Liverpool set for heritage showdown
Unesco’s objections to Liverpool Waters could see the city lose its world heritage status, says Mark Wilding
Liverpool’s world heritage status is under threat. Unesco was this week due to place the city on its list of sites at risk, a precursor to stripping it of the badge it granted in 2004.
Liverpool Waters, a £5.5 billion proposed development by Chapman Taylor, is the source of the problem. Unesco has warned that if developer Peel Holdings is allowed to realise its plans, the city’s heritage will be “irreversibly damaged”.
Unesco cited Liverpool as a “supreme example of a commercial port at the time of Britain’s greatest global influence”. But, as more details of Peel’s plans emerge, the organisation has grown increasingly concerned.
The city council gave its backing to Liverpool Waters in March this year, much to the dismay of the project’s critics. Supporters of the scheme cite the need to create jobs in the city, but Unesco was concerned enough to send three inspectors to assess the plans and the possible impact on the city’s heritage. They concluded that the scheme would cause “a serious loss of historical authenticity” and a report was issued recommending Liverpool be added to a list of at-risk heritage sites.
Few dispute that the 60ha derelict docklands site is need of regeneration, centring around Liverpool’s Pier Head — a landscape of derelict docks extending 2km along the waterfront.
About 40% of the redevelopment area is within the world heritage site and the plans include around 9,000 homes, 300,000sq m of offices, 50,000 sq m of hotel and conference facilities, shops, cafes, restaurants and more than 400,000sq m of parking.
But much of the objection to the scheme is focused on a cluster of tall buildings, the highest of which reaches 55 storeys, and only some believe Liverpool’s world heritage status is a price worth paying in pursuit of the development.
Frank McKenna, chairman of Downtown Liverpool in Business, is one of them. “If we lose it, Liverpool will not be the first or the last great city to have its world heritage status revoked,” he says.
“It’s time to put this wrangling behind us and look to the future, rather than dwelling on our past. In Liverpool, we know we have a world-class city and without world heritage status to worry about, we can set about really proving it.”
Liverpool City Council has signalled that it won’t be forced into a U-turn on the issue. The authority’s planning officers warned that the city was likely to be stripped of its heritage status if the project went ahead. Councillors decided that the risk was worth taking, and resolved to grant permission. That risk has now become reality, but the council remains defiant.
A council spokesman says: “The main concerns raised about heritage issues on Liverpool Waters will not become an issue for several years as they focus on later stages of the project — they will not be built for at least 10 years. Detailed plans may be subject to change before them.”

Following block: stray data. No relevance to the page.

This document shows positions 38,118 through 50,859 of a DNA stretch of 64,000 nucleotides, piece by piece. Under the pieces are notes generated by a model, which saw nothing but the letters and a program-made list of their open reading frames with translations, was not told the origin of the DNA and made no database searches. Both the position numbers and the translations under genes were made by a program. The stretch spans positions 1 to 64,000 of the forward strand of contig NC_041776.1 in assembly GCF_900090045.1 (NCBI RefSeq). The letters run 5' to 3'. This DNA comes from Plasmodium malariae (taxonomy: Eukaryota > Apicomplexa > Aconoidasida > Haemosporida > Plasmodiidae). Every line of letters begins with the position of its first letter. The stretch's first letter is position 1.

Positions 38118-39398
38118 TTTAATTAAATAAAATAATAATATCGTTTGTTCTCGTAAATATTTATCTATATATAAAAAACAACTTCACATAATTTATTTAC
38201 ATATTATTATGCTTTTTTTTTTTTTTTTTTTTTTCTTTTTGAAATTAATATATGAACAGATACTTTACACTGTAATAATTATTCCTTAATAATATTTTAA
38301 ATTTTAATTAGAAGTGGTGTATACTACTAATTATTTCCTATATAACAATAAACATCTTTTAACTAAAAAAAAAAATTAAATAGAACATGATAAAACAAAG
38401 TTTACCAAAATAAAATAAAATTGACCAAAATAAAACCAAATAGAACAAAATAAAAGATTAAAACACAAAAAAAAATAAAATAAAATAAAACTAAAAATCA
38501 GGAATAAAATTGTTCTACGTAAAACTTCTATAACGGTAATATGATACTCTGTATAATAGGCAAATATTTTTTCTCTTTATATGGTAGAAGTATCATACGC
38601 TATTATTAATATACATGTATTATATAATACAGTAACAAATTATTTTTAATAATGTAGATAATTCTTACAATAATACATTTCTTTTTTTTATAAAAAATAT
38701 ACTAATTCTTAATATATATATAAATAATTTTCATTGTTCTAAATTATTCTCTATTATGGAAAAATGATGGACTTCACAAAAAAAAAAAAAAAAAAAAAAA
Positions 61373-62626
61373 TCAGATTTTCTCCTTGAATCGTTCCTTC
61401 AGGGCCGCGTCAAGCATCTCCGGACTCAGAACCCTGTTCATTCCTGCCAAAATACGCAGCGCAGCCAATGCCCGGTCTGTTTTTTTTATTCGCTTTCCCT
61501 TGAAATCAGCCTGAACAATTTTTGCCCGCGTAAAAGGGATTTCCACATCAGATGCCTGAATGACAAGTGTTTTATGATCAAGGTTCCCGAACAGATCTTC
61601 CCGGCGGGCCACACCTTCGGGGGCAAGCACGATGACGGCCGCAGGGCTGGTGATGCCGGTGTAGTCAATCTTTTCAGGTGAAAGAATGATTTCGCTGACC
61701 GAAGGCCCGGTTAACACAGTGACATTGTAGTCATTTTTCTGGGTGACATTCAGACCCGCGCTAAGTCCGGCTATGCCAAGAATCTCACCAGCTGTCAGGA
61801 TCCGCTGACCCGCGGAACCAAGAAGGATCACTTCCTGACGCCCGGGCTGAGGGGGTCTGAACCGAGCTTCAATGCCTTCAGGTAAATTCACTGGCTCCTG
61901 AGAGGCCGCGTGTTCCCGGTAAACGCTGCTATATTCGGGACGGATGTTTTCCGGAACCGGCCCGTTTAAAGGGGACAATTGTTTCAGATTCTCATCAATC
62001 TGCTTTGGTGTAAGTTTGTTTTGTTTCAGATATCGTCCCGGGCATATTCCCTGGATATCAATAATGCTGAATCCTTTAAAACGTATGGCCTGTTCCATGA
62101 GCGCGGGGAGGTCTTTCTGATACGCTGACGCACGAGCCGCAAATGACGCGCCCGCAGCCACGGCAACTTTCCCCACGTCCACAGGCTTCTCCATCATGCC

Unesco is far from alone in objecting to Peel’s solution. English Heritage concluded that “the public benefits delivered by this development would have to be very substantial to outweigh the level of harm that we have identified”.
Neither were objections limited to the impact on the city’s heritage. Design Council Cabe said that the planning application “does not provide the confidence that a high quality scheme will emerge”.
A public inquiry would provide a last opportunity for the heritage lobby to argue its case
The fate of the scheme now rests with communities secretary Eric Pickles, who must decide whether a final decision should be taken by the government.
Writing to Unesco in February this year, Paul Blaker, head of world heritage at the Department for Culture Media & Sport, said if the application is indeed “called in”, a public inquiry is likely.
Both Peel Holdings and Chapman Taylor declined to comment on the latest developments from Unesco. But Peel’s developments director, Lindsey Ashworth, has previously said that the company would give up on the project should a public inquiry be called.
Despite this threat, critics of the scheme shouldn’t hold their breaths. Any developer that lays claim to submitting the largest planning application in the UK must also know a public inquiry is a distinct possibility.
A public inquiry would provide one last opportunity for the heritage lobby to argue its case. The decision ultimately rests on whether the scheme’s commercial benefits outweigh the alleged damage that would be caused to the city’s heritage.
When it comes to expert opinion, Unesco is a heavyweight. But its concerns are not exactly new. If Liverpool’s councillors were unpersuaded, will Pickles take a different view?
Dresden: Europe’s first world heritage loss
Germany was the first European country to lose a world heritage site when Dresden lost its status in 2009 over objections to the four-lane Waldschlösschen bridge. The new bridge across the Elbe, designed by engineer ESKR and architect Kolb & Ripke, is located just over a mile from Dresden’s historic centre centre.
The decision has had no impact on tourists visiting the city. According to official figures, the number of visitors in 2010 stood at 1.6 million, and rose to 1.8 million the following year.
Often dubbed “Florence on the Elbe”, the city sustained a three-day bombing campaign by British and American planes at the end of the second world war that destroyed 90% of the